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Rasputin’s Notoriety Dismays Relative

Published: September 6, 2005 (Issue # 1102)


“He is either demonized or deified and my mission is to try and make his image look more human, more normal, if you like,” says Laurence Huot-Solovieff, 62, one of the four great-grandchildren of Grigory Rasputin to come from his legal marriage, and the only of his surviving descendants to have traveled to Russia.

Interviewed in St. Petersburg’s Astoria hotel on Monday, Huot-Solovieff, who grew up in France, put the wild-eyed mystic who some felt ruled the country during World War I in a positive light.

Rasputin had gained the confidence of Tsarina Alexandra because he could soothe the ailing Tsarevich Alexis. This ability gained him access to and influence with the family of the last tsar, Nicholas II.

It also generated hatred among courtiers, who plotted his demise and eventually murdered him.

On this, her fifth trip to Russia since she first visited in 1992, Rasputin’s great granddaughter traveled for the first time to her notorious ancestor’s home village of Pokrovskoye in Siberia.

“It is only now that I have been there that things finally came together with what my grandmother was telling me about him: I have heard the locals call him a simple man with big heart and strong spiritual power, who loved Russia, the God and the tsar,” Huot-Solovieff said. “This was exactly what I was told at home by my grandmother Matryona.”

Matryona, a dancer with the Barnum circus, was the only descendant of the doomed man to use his family name. It helped boost her artistic career in Los Angeles.

“I don’t think it would be a right thing for us to use his name now and in our circumstance: I find it too provocative,” Huot-Solovieff said. “There is too much hatred of his name and too many people would see red if they heard it.”

Rasputin’s name is surrounded by numerous myths, legends and speculations. International experts still debate his healing powers and political weight, producing controversial reports.

Huot-Solovieff has never questioned that Rasputin had the power of healing. “If he was no help to tsarevich Alexei to cure his hemophilia, he would have never been able to be so welcomed by the tsar,” she said. “This is pure logic but there is also enough evidence.”

Huot-Solovieff feels very close to St. Petersburg, but said some places are too painful for her to visit.

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ALL ABOUT TOWN

Wednesday, Jan. 28



Feel like becoming a publishing mogul? Stop by the Freedom anti-cafe at 7 Ulitsa Kazanskaya today at 8 p.m. where Simferopol, Crimea-based founder and chief editor of the Holst online magazine will talk about creating an internet magaine, including what stories to cover, how find an audience and build a team, where to find inspiration and how to stand out from the crowd. Admission is the normal price of the anti-café — 2 rubles per minute, which includes tea and snacks.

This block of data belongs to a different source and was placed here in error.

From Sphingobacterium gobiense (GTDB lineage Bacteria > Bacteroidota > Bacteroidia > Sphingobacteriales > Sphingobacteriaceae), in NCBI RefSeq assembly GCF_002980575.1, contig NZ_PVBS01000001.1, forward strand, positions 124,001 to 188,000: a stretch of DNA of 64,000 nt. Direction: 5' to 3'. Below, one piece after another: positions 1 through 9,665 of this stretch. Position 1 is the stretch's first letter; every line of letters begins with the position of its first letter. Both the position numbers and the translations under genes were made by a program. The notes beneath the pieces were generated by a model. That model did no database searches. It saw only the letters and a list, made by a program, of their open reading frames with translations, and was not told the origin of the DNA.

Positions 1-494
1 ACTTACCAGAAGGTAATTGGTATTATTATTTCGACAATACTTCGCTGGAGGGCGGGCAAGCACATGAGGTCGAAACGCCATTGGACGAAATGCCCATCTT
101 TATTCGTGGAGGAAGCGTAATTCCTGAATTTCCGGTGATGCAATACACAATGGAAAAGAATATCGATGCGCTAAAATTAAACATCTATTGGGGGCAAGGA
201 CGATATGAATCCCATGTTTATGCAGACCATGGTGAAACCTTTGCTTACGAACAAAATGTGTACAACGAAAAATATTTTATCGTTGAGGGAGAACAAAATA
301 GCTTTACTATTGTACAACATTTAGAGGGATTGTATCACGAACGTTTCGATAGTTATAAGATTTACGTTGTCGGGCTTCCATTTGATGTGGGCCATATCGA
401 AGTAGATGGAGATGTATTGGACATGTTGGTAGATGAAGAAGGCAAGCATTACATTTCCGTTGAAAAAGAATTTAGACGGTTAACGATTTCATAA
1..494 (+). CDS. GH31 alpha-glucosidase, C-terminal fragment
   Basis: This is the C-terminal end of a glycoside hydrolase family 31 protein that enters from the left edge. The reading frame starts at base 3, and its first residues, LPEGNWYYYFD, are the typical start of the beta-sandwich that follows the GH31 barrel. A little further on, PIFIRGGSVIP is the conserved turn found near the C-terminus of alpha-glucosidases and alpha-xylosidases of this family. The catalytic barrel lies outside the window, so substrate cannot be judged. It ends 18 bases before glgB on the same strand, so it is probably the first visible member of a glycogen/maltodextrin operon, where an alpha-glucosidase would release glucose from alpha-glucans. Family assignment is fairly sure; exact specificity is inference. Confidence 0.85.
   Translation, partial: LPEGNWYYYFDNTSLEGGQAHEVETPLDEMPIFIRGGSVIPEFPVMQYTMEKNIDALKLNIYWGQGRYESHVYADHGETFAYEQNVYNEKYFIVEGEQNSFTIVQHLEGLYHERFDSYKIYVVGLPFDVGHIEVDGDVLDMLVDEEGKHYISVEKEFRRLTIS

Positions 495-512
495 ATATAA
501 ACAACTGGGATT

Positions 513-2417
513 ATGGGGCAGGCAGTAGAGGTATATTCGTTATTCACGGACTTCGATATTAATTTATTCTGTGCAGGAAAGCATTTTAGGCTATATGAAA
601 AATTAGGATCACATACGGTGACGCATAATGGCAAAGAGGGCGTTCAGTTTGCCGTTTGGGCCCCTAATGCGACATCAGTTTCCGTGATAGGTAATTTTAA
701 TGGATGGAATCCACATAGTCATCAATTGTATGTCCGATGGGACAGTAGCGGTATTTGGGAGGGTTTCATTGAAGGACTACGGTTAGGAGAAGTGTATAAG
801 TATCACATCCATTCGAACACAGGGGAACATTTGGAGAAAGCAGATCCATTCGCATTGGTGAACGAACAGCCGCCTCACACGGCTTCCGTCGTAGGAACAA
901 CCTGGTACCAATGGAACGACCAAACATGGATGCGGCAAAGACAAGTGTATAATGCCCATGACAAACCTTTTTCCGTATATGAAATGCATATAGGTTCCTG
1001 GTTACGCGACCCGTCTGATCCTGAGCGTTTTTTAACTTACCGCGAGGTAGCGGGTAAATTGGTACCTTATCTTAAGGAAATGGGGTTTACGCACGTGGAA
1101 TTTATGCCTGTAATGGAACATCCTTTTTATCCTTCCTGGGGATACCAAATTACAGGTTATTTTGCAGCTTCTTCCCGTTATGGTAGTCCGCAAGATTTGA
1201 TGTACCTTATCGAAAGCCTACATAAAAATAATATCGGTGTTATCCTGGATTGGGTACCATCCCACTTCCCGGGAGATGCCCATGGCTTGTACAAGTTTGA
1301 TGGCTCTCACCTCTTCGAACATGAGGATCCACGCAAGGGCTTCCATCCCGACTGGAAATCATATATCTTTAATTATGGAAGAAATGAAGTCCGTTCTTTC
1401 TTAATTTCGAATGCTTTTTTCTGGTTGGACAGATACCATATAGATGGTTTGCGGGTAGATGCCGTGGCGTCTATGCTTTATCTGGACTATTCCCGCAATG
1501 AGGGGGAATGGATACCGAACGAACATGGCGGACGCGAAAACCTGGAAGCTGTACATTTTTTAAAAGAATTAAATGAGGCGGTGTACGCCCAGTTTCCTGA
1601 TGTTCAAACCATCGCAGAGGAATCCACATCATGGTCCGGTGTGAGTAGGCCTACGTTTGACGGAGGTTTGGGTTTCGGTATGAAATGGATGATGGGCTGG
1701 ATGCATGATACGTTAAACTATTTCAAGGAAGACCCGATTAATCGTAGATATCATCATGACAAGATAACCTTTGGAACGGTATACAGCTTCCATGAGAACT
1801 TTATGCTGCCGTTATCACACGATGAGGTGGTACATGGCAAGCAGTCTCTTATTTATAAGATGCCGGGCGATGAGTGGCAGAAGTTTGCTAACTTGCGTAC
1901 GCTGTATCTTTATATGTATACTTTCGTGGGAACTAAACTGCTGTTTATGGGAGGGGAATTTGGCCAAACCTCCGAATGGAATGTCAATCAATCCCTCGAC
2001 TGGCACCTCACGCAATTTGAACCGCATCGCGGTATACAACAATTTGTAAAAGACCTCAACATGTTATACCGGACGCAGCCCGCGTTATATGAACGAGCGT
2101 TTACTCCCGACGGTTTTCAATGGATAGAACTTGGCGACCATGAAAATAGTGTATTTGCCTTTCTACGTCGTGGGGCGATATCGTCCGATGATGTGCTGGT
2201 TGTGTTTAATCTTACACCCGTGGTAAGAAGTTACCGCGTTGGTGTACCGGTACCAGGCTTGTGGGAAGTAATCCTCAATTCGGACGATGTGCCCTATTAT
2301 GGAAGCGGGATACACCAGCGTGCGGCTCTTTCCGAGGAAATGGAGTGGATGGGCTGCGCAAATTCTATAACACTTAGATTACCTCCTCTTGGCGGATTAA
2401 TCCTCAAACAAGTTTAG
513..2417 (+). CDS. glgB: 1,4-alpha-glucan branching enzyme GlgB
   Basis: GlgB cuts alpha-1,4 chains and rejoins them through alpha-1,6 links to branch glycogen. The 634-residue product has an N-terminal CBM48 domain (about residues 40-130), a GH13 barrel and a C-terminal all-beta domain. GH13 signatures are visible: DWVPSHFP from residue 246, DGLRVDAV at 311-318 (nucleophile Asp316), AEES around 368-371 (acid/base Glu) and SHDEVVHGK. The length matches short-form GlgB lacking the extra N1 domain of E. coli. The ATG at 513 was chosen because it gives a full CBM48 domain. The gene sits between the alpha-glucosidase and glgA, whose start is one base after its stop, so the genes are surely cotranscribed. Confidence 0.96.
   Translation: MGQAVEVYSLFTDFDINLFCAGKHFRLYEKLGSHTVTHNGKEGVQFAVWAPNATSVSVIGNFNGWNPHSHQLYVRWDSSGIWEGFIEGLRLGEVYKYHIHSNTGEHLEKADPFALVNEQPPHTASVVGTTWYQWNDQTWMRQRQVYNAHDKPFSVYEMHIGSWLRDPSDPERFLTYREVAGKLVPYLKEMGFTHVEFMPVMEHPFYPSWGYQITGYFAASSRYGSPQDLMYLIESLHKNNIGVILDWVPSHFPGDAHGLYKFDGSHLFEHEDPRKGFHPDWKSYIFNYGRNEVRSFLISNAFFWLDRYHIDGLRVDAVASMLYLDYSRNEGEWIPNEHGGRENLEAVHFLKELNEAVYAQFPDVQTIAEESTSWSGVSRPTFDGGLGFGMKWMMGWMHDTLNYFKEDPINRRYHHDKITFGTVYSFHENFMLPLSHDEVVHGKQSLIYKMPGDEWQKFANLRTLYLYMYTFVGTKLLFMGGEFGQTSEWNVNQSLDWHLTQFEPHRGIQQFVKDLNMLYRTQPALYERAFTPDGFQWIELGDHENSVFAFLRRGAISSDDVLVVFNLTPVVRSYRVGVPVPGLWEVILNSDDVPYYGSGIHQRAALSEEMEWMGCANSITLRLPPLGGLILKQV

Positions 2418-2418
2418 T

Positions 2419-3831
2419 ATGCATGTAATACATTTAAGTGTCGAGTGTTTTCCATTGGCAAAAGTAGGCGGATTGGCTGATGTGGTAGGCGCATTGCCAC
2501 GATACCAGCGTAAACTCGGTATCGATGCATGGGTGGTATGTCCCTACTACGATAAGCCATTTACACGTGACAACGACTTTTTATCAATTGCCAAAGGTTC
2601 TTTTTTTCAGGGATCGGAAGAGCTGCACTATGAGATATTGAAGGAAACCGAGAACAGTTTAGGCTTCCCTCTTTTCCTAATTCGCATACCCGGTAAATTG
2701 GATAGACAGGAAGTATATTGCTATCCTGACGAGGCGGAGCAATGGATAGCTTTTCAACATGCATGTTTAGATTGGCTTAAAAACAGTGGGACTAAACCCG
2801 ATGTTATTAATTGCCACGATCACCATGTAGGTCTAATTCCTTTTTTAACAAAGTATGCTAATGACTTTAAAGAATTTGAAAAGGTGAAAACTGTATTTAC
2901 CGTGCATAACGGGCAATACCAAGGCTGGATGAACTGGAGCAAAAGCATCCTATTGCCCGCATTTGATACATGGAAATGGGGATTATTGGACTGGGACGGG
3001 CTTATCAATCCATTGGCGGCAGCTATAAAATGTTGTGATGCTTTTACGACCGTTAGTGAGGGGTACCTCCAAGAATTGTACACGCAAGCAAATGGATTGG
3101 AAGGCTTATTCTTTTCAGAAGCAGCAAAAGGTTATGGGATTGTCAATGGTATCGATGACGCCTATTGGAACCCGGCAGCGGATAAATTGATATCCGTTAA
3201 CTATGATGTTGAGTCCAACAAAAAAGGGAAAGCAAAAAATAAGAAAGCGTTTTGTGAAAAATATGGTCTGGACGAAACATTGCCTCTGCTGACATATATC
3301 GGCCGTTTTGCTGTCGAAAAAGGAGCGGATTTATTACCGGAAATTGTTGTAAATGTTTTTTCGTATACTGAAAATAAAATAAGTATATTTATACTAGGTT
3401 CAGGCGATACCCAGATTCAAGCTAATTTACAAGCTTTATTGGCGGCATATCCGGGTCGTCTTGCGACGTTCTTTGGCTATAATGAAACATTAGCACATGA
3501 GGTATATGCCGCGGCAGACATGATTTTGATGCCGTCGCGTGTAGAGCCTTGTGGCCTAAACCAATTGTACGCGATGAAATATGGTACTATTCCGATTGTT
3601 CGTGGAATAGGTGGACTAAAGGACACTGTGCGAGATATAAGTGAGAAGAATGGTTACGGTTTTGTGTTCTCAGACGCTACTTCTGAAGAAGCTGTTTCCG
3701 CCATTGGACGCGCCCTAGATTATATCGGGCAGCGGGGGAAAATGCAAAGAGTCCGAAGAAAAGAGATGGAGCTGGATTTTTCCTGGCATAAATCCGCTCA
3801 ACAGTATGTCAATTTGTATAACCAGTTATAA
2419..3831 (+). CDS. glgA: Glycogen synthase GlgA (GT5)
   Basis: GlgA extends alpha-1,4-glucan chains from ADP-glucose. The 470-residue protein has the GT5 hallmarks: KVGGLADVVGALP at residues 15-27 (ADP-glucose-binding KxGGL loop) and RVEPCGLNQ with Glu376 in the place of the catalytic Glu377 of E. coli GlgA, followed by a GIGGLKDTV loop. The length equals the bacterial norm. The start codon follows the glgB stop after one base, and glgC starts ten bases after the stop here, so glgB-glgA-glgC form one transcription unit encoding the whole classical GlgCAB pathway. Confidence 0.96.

Learn everything you always wanted to know about wine, and perhaps a bit more, at the Le Nez du Vin seminar for wine lovers. Held at the WineJet Sommelier School, 100 Bolshoy Prospekt Petrograd Side, at 7:30 p.m., the event will cover wine production, the basics of wine tasting, the concept of terroir and the various countries where wine is produced. Tickets are 750 rubles and include a wine tasting. Register by calling +7 921 744 6264.



Thursday, Jan. 29



Attend a master class on how to deal with complicated business negotiations today at the International Banking Institute, 6 Malaya Sadovaya Ulitsa. Running from 3 to 6 p.m., Vadim Sokolov, an assistant professor at the St. Petersburg State University of Economics, will introduce aspects of managing the negotiation process and increasing its effectiveness. Attendance is free with pre-registration by telephone on 909 3056 or online at www.ibispb.ru



Celebrate what would be writer Anton Chekhov's 155th birthday at the Bokvoed bookshop at 46 Nevsky Prospekt. Starting at 5 p.m., the legendary author will be feted with readings of his stories and short performances based on his plays by various St. Petersburg actors. Chekhov's books will also be offered at a 15% discount during the event.



Friday, Jan. 30



The Lermontov Central Library, 19 Liteyny Prospekt, will screen 'Almost Famous’ in English with Russian subtitles at 6:30 p.m. Cameron Crowe's Academy Award-winning comedy from 2000 stars Billy Crudup, Kate Hudson, and Patrick Fugit, and tells the story of a budding music journalist at Rolling Stone magazine in the 1970s. Admission is free.



Meet renowned Russian poet, journalist and writer Dmitry Bykov, famous for his biographies of Boris Pasternak, Bulat Okudzhava and Maxim Gorky, and winner of 2006 National Bestseller Award. Bykov will read old and new poems as well as answer questions about his works at the St. Petersburg Philharmonic, Main Hall, at 7 p.m. Tickets start at 1,000 rubles and are available at city ticket offices and the from the Philharmonic website www.philharmonia.spb.ru.



A retrospective of the films of Roman Polanski starts today at Loft-Project Etagi, 74 Ligovsky Prospekt, with a screening of ‘Repulsion’ at 7 p.m. and ‘Rosemary’s Baby’ at 9:15 p.m. The series runs through Feb. 4 and will include Polanski's eminently creepy ‘The Tenant,’ the cult comedy ‘The Fearless Vampire Killers’ and ‘Cul-de-sac’ among others. Tickets are 150-200 rubles and the complete schedule is available at www.vk.com/artpokaz/



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